1. 26

Users running the most recent versions of WhatsApp on any platform now get full end to end encryption for every message they send and every WhatsApp call they make when communicating with each other.

  1.  

  2. 3

    Once a client recognizes a contact as being fully e2e capable, it will not permit transmitting plaintext to that contact, even if that contact were to downgrade to a version of the software that is not fully e2e capable. This prevents the server or a network attacker from being able to perform a downgrade attack.

    I’m curious to see how this goes over, given that it’s trading convenience for security, and that tends to be a hard sell.

    1. 6

      The upside is that downgrading mobile software is an extremely painful operation, IME, and almost no users know how to do it.

    2. 2

      Curious to see how other chat networks (Facebook’s Messenger, Skype, etc.) will react to this.

      1. 4

        Based off of their previous reactions to similar events, not at all?

        1. 1

          Zing! But seriously, I expect other services to start using (stronger) encryption in light of this and the Apple thing.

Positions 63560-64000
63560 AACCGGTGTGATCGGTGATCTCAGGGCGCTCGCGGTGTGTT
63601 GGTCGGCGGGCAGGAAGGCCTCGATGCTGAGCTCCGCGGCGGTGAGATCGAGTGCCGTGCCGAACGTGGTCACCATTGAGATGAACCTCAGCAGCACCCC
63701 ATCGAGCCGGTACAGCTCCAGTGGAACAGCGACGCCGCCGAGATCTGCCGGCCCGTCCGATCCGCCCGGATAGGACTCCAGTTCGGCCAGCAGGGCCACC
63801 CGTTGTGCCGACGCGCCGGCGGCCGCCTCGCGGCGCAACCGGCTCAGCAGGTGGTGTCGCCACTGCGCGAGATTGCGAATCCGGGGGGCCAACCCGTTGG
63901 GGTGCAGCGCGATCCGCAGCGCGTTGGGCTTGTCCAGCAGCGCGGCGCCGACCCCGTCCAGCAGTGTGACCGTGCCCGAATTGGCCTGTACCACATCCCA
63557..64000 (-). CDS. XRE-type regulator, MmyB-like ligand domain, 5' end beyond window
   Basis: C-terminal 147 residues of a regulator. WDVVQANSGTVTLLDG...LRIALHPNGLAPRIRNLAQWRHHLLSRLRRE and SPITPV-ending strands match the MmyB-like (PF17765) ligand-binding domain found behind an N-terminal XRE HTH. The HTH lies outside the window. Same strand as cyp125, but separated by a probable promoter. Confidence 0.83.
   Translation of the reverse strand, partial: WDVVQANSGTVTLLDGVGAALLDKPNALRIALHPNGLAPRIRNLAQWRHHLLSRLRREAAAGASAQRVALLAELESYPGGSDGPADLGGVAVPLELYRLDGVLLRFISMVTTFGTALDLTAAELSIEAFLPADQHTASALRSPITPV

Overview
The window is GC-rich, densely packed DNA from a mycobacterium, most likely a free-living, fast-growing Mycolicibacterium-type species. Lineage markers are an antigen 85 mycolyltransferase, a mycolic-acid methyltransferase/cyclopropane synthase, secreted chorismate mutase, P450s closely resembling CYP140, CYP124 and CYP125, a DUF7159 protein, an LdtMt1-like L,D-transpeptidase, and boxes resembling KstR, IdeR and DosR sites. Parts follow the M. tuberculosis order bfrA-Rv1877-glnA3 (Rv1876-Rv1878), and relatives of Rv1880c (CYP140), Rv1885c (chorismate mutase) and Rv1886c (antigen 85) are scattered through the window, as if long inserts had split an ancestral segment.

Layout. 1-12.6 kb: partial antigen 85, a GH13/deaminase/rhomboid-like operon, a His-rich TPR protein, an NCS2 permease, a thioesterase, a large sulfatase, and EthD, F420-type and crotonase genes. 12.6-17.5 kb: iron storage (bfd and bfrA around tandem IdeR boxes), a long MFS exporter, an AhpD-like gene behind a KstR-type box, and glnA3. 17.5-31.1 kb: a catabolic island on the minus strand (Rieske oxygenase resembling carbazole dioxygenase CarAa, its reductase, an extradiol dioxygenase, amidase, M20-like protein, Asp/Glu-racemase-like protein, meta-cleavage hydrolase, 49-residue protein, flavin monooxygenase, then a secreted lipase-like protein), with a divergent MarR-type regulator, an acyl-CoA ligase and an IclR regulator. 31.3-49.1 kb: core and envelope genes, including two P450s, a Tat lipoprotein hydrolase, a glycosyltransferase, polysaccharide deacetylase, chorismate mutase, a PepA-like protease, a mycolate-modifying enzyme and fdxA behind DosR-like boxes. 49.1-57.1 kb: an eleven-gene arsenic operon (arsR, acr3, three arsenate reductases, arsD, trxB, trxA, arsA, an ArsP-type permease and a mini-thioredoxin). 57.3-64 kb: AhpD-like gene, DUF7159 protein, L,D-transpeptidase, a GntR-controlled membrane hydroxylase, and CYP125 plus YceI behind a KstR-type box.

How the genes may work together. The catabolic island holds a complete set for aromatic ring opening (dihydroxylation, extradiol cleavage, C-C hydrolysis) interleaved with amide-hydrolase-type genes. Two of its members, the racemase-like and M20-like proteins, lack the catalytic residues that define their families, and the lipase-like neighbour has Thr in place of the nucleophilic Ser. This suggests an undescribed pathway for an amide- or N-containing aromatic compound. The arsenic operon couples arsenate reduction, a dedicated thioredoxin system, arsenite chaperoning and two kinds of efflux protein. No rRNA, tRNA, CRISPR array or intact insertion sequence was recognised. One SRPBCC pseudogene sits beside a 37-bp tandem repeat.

2. 1

        The problem is a) how does a user verify this without trusting an icon on the screen rendered by the app itself, and b) how do we verify that all data is being sent encrypted at all times?
        I think the only way to do this is via rules enforced by the OS. Something like, the OS manages the certificates, the app is only allowed to connect via a special OS specific “encrypted communication api” that manages the certificates and connection. If you want end to end encryption the only good way to swap keys is offline/in person, not via the internet which is another hurdle.
        The other question is how can we trust the OS? For closed source OSs I’d say we can’t.

        1. 1

          None of those are good reasons not to celebrate a significant improvement in practical/applied security for half a billion people.